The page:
Prof. Steve Nerem
Colorado Center for Astrodynamics Research (CCAR), University of Colorado, Boulder (CO)
Over the last 25 years, data from TOPEX/Poseidon, Jason-1, Jason-2, and Jason-3 have been used to observe changes in global mean sea level. A rate of rise of 3.4 ± 0.4 mm/year has been observed. However, observing a possible acceleration in the rate of sea level rise is more challenging and pushes the limits of the observing system accuracy. This presentation will examine the feasibility of detecting an acceleration in the altimeter sea level record. First, the available evidence for estimating how big of an acceleration might be expected in the altimeter record will be reviewed.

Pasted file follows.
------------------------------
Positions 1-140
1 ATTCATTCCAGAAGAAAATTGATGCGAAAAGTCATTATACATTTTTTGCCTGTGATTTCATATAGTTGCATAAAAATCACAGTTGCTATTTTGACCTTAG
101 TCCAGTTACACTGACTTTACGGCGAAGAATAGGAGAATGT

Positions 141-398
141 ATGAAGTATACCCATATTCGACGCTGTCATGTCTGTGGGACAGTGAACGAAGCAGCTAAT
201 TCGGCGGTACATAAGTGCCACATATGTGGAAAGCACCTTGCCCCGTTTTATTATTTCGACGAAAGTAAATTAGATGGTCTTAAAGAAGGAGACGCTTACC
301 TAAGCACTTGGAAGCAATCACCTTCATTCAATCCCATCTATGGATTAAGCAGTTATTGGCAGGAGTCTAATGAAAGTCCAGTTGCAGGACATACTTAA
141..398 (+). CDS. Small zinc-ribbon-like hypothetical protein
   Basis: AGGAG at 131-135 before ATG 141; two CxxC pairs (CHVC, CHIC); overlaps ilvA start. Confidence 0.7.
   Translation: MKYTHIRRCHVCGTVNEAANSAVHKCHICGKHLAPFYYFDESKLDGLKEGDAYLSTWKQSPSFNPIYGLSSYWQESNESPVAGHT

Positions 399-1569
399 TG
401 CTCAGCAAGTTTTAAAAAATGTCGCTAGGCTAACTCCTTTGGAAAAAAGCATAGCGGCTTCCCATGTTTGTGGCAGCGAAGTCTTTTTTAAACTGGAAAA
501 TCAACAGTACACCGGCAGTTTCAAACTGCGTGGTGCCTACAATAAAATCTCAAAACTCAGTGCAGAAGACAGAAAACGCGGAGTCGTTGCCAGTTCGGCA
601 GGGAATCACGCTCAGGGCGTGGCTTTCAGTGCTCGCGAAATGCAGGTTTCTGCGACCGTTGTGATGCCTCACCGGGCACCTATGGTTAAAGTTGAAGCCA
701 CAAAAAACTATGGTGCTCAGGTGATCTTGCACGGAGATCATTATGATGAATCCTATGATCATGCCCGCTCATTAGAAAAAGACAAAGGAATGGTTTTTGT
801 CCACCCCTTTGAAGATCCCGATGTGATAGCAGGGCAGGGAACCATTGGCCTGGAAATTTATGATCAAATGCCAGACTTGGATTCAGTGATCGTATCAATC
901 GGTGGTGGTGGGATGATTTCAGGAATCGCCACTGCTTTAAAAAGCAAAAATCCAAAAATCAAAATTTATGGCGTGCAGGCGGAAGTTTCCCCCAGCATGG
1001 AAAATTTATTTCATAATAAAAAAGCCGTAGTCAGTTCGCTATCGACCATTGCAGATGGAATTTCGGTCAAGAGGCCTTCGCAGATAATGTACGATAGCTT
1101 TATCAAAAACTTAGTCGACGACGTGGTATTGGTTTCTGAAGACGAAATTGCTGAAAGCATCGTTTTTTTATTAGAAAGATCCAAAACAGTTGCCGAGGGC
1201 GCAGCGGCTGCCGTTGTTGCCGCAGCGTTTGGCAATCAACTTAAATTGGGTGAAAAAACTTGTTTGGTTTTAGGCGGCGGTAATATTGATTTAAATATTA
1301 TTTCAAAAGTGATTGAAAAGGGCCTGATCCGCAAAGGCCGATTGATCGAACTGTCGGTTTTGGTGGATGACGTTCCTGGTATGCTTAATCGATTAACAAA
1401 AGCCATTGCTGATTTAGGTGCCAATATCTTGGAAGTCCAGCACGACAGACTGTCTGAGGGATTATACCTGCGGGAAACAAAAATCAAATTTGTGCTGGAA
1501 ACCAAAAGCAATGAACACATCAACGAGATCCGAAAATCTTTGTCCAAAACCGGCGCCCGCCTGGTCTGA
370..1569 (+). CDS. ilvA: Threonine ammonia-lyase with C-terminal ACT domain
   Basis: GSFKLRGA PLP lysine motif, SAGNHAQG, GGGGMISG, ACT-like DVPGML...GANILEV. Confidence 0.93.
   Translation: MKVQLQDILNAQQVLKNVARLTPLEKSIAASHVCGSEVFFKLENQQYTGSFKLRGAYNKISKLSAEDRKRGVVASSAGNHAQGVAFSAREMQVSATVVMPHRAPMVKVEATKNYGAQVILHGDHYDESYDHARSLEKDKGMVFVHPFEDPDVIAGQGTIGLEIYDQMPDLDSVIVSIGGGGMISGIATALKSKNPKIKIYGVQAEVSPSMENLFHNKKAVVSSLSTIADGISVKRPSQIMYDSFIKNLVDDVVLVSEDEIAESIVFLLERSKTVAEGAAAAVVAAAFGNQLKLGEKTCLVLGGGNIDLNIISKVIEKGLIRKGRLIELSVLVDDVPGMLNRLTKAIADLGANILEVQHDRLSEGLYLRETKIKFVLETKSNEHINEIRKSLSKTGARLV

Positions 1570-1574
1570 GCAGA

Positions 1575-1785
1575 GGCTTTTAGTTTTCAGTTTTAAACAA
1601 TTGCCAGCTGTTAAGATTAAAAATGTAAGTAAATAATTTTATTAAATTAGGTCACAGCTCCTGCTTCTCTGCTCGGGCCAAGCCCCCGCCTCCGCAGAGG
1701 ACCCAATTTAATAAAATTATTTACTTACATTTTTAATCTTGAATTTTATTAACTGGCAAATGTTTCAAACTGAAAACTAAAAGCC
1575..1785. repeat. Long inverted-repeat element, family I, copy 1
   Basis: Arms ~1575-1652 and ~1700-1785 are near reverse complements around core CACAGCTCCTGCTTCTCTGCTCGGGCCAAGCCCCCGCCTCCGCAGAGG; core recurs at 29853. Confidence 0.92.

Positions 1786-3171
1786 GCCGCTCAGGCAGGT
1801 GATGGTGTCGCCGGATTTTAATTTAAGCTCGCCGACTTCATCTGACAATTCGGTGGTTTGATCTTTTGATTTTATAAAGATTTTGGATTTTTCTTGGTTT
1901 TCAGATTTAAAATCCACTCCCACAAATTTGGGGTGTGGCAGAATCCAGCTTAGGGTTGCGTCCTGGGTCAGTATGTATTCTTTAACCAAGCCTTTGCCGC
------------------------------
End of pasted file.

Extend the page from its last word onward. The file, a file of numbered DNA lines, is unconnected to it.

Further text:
Next, the errors in the altimetry will be discussed in the context of tide gauge validation of the altimeter record. The role of interannual variability in GMSL in measuring the acceleration will be addressed. The role of decadal variability and how it might influence the determination of acceleration, including the role that the 1991 eruption of Mount Pinatubo might have had on the altimeter sea level record, will be discussed. Finally, progress towards understanding the acceleration of GMSL over the 25-year record, based on consideration of all of these issues, including the importance of using the tide gauge validation to understand the errors in the acceleration estimate, will be discussed.